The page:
(IBM Issues Fix for AIX) Re: Telnet Daemons May Give Remote Users Root Level Access Privileges
SecurityTracker Alert ID: 1002122|
SecurityTracker URL: http://securitytracker.com/id/1002122
(Links to External Site)
Date: Aug 1 2001
Execution of arbitrary code via network, Root access via network, User access via network|
Fix Available: Yes Vendor Confirmed: Yes |
TESO reported that many BSD-derived Telnet daemons (servers) contain a vulnerability that may allow a remote user to obtain root level access on the server.|
The vulnerability is reportedly due to a buffer overflow in the telnet option handling.
The following systems are reported to be vulnerable:
BSDI 4.x default, FreeBSD .x default, IRIX 6.5, Linux netkit-telnetd < 0.14, NetBSD 1.x default, OpenBSD 2.x, Solaris 2.x sparc, and "almost any other vendor's telnetd".
A remote user can send a specially formatted option string to the remote telnet server and overwrite sensitive memory, causing arbitrary code to be executed with the privileges of the telnet server (which is typically root level privileges).
Telnet options are reportedly processed by the 'telrcv' function. The results of the parsing, which are to be send back to the client, are stored in the 'netobuf' buffer. It is apparently assumed that the reply data is smaller than the buffer size, so no bounds checking is performed. By using a combination of options, especially the 'AYT' Are You There option, it is possible for a remote user to append data to the buffer. It is reported that the characters that can be written to the buffer are limited, which makes constructing a successful exploit difficult.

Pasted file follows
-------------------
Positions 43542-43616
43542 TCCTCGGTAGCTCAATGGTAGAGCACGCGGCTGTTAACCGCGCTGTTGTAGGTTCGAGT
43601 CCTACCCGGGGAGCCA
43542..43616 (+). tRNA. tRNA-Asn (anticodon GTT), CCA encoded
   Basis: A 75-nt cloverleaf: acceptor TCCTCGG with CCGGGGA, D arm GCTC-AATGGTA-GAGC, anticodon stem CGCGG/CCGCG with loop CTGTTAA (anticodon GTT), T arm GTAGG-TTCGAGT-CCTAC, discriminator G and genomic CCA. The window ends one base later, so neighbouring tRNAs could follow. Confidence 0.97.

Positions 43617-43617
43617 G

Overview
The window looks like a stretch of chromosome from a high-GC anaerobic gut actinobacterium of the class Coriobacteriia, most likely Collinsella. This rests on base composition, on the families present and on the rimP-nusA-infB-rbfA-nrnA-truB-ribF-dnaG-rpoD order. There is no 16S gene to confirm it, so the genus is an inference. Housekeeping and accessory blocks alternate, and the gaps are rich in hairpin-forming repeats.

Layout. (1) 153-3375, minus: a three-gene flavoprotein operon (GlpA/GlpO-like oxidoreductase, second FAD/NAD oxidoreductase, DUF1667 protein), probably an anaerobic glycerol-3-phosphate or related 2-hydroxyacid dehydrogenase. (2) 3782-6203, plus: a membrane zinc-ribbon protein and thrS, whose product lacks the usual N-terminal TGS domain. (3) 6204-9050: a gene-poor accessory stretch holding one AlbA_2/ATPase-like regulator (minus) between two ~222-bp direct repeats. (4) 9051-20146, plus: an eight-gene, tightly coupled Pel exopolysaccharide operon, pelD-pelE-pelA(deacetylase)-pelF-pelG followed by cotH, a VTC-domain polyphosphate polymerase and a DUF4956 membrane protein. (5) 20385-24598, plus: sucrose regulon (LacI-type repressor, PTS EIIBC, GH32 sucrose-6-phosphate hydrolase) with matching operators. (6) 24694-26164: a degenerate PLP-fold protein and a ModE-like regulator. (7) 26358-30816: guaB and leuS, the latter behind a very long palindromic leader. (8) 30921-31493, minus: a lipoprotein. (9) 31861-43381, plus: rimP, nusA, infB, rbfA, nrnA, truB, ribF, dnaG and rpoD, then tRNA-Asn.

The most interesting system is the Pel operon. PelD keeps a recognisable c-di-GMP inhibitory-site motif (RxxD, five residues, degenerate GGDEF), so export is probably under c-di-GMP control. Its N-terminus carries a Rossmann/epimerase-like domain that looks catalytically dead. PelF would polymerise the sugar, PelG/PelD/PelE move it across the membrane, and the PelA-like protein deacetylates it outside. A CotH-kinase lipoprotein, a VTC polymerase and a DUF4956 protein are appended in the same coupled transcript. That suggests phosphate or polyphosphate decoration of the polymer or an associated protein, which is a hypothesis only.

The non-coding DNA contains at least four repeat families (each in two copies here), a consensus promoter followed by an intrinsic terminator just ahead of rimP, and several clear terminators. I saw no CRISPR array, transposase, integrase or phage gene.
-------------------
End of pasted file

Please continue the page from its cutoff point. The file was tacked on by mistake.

The report states that a working exploit has been developed for BSDI, NetBSD and FreeBSD. However, the exploit was not released.
A remote user can execute arbitrary code on the server with the privileges of the telnet server, which is typically root level privileges.|
IBM has released a fix for AIX 4.3.x and 5.1. See the Source Message for the IBM advisory.|
|Underlying OS: UNIX (AIX)|
|Underlying OS Comments: many Linux and Unix OSs are vulnerable, but not all - see the Alert text for more information|
This archive entry is a follow-up to the message listed below.|
Source Message Contents
Subject: IBM AIX 4.3.x and 5.1: Buffer overflow vulnerability in telnet daemon|
IBM Global Services
Managed Security Services
Outside Advisory Redistribution
1 AUG 2001 0:30 GMT MSS-OAR-E01-2001:298.1
The MSS Outside Advisory Redistribution is designed to provide customers of
IBM Managed Security Services with access to the security advisories
sent out by other computer security incident response teams, vendors, and
other groups concerned about security.
IBM makes no representations and assumes no responsibility for the contents
or accuracy of the advisories themselves.
IBM MSS is forwarding the following information from IBM.
Contact information for IBM is included in the forwarded text
below. Please contact them if you have any questions or need further
----------- Forwarded Information Starts Here.
-----BEGIN PGP SIGNED MESSAGE-----
IBM SECURITY ADVISORY
Fri Jul 27 13:17:01 CDT 2001